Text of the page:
Discontinued film stock has become an obsession amongst fine art photographers, and pretty much everyone else (at least the imitation of it even–think instagram filters). New York-based photographer Daniel Zvereff is no exception. In one of his recent series, Introspective,  Zvereff uses some of the last remaining supply of expired Kodak Aerochrome film in 120 format and takes it to the Arctic–a place as endangered as the film itself.

A travel journalist and photographer, Zvereff looks for the picturesque and the mundane- a good mixture of the two brings forth an interesting and stunning collection of photographs from all over the world- including the ones found here, which were taken in very remote parts of the Arctic.

DanielZvereff02-565x565 DanielZvereff01-565x567 DanielZvereff11-565x565 DanielZvereff12-565x565 DanielZvereff04-565x566 DanielZvereff13-565x565 DanielZvereff06-565x567 DanielZvereff14-565x556 DanielZvereff07-565x566 DanielZvereff15-565x556 DanielZvereff08-565x565 DanielZvereff17-565x556 DanielZvereff09-565x565 DanielZvereff03-565x568 DanielZvereff16-565x566 DanielZvereff10-565x565The usage of the expired film showcases brilliantly unusual but beautifully colored mountains, graveyards, and highways in the brief, verdant Arctic summer are stained in otherworldly pinks and purples.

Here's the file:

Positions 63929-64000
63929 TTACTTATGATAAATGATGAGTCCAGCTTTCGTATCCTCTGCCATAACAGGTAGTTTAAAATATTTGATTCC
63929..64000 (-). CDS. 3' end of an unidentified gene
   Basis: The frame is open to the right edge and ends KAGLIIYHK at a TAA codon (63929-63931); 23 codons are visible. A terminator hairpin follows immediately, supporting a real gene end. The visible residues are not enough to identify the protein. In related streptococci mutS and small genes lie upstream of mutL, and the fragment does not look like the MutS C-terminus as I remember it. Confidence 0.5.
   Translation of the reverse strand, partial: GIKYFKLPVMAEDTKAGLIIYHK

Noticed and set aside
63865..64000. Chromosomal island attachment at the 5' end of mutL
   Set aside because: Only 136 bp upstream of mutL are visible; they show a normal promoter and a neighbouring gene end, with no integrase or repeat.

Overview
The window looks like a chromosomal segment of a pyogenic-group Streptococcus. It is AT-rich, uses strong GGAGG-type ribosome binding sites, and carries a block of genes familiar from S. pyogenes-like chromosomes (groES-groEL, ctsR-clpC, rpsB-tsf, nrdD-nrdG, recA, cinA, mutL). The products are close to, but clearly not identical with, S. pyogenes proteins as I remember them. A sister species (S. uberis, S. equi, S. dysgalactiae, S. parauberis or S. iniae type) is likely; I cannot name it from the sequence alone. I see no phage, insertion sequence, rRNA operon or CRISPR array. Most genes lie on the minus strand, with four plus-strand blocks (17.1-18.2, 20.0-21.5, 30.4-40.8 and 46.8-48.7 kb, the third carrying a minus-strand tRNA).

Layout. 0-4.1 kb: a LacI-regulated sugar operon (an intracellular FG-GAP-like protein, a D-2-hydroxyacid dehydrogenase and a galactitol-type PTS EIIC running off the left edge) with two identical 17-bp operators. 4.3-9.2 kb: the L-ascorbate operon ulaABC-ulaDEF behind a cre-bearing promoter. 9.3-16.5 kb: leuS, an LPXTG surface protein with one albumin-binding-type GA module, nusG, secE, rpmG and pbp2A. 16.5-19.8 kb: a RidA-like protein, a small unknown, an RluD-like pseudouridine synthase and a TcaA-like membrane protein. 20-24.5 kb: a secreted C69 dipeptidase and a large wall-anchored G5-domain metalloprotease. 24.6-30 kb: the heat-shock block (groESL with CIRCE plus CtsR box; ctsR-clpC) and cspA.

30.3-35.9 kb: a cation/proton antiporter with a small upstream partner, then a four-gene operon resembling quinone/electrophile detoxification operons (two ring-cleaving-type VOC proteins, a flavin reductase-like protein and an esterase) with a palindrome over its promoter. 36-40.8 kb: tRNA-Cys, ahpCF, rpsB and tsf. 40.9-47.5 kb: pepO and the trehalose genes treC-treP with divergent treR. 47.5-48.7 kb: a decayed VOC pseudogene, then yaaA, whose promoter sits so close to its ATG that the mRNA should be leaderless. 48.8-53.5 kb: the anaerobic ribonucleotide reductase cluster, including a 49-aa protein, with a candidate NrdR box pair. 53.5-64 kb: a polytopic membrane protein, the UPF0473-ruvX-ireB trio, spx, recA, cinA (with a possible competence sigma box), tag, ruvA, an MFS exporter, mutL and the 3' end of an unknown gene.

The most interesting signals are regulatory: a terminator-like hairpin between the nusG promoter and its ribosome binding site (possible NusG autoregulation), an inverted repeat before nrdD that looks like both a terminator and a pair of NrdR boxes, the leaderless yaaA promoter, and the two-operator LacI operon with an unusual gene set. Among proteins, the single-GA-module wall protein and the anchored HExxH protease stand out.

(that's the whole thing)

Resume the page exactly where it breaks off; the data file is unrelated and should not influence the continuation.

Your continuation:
The now discontinued Aerochrome, was originally developed for the military to help them detect camouflage from helicopters: It responds the chlorophyll in plants and reverses green colors into lavenders and magentas and browns into deep blues.

“The Arctic will essentially be the next frontier for mining natural resources, and with a warming climate it’s safe to say it will soon be transformed as we know it, forever, It only seemed appropriate to photograph its incredible natural beauty using a film that is no longer in existence.”

(via FastCompany)